Review: My Love, Don’t Cross that River

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My Love, Don't Cross that River PosterMy current state is absolute grief stricken. It has taken me so long to watch this movie and then to settle down to write about it it, for to write it is to revisit the raw internal emotions that this documentary has brought out.  This beautiful movie of everlasting love and the final departure just left me absolutely emotionally wrecked. Even though the tears would not stop  flowing even after the last end credit, the world around me is seen an even more precious and beautiful light. My Love, Don’t Cross that River is not just a documentary of love and death. It is a documentary for reflection and a call to be present in life.

The South Korean documentary follows the most loving and cutest elderly couple that has ever shuffled on this earth. The husband is Jo Byeong-man (98 yrs old) and his wife  Kang Kye-yeol (89 yrs old). They may live a country life with beautiful nature around them but they are not quiet in the least. The husband is always teasing his wife, throwing leaves, splashing water, or singing songs to soothe her fears. They care for two little dogs and forage for their own food. Even though his health is ailing, the husband still carries bundles of sticks to warm their small home. Although her knees hurt, the wife still forages in the river to make their dinner. Their life is a routine of companionship and balance. They share in their aches and pains at the same time they laugh and smile.

The bulk of the movie is absolutely charming and slow. We watch the couple reminisce about how they met and the many things they do for each other. In between these moments is an increasing occurrence of the coughing from the husband. Although we expect it, it feels so sudden when he falls ill. For by that point, the audience has thoroughly fallen for this dear old man and we never want him to leave.

It is no spoiler that the husband passes away. The title gives it away and the first scene nails it thoroughly. It is not for his passing that this documentary must be experienced.  It is essentially for the journey of the whole movie. As someone who spent much of her childhood in Buddhist Sunday school, this documentary reached an even deeper level on respecting life than all those monks could ever do.  If it takes a fairy tale to imprint a lesson in a young mind, then this documentary is the ever after portion that will resonate with an older mind.

The documentary’s main story telling vehicle seems to showcases how true love really can happen. After about 10 minutes into the documentary there is another layer to the story that every single one of us has been guilty of. The layer of mortality itself. Although we are outsiders watching this lovely couple live their last days together, we are forcibly drawn into the truth. The truth that death is an incoming and inevitable thing. The burden of regret and remorse becomes heavier and harder to unburden. It takes so much patience and awareness to keep moving forward even though death is looming by. It is truly hard to think of our loved ones or the ones who have already passed away. Are we ever truly ready for them to leave this world? Even if we perform the rituals or bawl our regrets, we are never ready for that person to go. The loss is sudden and hollowing. It can make anyone feel like just a small speck of a person in the great wide somewhere.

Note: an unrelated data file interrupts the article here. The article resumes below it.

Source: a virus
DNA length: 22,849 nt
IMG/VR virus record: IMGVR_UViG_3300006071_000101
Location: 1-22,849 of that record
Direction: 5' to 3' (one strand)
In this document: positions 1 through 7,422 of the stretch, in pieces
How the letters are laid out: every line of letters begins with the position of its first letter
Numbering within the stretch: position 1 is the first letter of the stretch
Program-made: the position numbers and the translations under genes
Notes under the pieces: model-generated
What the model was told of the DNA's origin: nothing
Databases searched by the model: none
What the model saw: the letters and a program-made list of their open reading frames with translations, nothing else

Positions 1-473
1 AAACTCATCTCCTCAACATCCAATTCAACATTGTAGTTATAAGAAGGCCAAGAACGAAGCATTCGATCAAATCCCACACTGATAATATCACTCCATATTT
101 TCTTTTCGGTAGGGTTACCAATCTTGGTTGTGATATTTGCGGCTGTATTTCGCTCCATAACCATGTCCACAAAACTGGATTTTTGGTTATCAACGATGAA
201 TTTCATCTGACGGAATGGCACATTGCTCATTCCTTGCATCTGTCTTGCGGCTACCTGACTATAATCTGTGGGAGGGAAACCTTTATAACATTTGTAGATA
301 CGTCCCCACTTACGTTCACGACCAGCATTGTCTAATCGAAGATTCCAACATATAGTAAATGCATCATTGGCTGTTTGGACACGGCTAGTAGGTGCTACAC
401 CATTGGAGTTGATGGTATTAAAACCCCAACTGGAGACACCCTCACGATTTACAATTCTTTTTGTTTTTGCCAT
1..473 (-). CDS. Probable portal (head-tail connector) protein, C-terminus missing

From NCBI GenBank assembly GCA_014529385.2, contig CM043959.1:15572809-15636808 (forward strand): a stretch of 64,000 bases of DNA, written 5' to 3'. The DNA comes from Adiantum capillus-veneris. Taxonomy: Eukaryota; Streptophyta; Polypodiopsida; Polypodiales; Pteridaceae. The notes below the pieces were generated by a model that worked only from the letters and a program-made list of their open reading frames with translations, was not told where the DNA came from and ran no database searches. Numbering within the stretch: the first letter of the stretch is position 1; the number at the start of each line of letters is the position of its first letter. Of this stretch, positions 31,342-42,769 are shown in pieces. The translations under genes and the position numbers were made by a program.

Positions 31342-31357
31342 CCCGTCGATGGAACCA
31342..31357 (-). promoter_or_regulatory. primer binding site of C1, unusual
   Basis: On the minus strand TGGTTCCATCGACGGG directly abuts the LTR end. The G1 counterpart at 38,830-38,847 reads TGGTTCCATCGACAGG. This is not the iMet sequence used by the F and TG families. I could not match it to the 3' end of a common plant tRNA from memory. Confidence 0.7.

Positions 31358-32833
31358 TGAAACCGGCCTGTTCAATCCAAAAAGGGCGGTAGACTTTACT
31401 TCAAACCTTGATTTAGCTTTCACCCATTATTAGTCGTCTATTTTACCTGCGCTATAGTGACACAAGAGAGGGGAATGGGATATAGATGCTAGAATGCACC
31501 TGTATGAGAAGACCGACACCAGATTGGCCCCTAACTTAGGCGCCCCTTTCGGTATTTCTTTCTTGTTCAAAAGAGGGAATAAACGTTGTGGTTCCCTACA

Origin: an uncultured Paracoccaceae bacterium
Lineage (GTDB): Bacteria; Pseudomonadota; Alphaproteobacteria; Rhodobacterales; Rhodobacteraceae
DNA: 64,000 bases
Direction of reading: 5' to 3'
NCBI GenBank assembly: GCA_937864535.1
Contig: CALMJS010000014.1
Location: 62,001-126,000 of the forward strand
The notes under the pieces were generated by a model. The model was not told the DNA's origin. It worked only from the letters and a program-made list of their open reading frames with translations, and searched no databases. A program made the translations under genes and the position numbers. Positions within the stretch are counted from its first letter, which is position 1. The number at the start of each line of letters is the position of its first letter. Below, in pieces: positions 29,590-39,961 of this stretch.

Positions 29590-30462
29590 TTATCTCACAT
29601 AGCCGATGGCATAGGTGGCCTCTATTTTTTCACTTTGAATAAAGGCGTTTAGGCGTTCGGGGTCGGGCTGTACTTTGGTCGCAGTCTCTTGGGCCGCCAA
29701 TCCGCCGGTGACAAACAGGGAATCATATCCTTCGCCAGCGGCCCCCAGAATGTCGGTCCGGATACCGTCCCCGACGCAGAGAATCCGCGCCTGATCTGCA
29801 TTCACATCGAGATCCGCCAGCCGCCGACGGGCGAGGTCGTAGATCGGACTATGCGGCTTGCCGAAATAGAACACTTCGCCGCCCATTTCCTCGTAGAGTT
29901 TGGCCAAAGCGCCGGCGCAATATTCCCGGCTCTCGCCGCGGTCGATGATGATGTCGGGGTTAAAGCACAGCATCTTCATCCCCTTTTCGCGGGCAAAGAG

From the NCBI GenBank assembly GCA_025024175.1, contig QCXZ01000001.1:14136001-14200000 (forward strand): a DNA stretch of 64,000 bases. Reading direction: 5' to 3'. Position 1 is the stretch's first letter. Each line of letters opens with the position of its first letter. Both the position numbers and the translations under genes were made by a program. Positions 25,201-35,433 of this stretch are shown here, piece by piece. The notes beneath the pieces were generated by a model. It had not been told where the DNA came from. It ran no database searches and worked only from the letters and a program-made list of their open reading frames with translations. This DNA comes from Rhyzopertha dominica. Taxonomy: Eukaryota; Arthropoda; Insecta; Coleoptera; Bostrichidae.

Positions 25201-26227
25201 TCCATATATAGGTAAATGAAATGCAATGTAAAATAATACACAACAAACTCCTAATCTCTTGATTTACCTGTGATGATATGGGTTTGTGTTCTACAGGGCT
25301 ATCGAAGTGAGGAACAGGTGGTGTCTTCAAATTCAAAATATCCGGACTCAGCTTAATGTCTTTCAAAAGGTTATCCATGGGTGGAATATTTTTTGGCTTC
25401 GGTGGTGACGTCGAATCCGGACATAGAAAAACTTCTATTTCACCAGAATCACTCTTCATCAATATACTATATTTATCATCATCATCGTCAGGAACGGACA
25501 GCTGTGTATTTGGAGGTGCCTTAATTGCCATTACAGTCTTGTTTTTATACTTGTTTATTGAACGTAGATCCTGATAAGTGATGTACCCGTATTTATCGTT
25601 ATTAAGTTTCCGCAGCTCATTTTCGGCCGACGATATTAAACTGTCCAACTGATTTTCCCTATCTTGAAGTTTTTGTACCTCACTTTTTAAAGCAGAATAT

Several key things during the filming that made all of these thoughts settle deep within. Most of the scenes were filmed from a great distance seeming to emphasize two things. One is how we ourselves want to distance ourselves from this couple and their oncoming end of days, even though we do love this couple. When there are close ups, it is to showcase the emotions, the wrinkles, the tiredness. From far away, the couple seem happy, young, and carefree. Up close, we can see their aches, their shrinking bodies. The wide sweeping shots of the countryside just helps make one feel so very small but also in so much awe.

My Love,Don’t Cross that River has earned every once of praise it has received. This is a documentary that is worth experiencing even as your soul shatters into bits. The documentary is currently being screened at Laemmele theaters. Check your local theater providers.Also bring tissues. Lots of tissues. Then go hug everyone you love.

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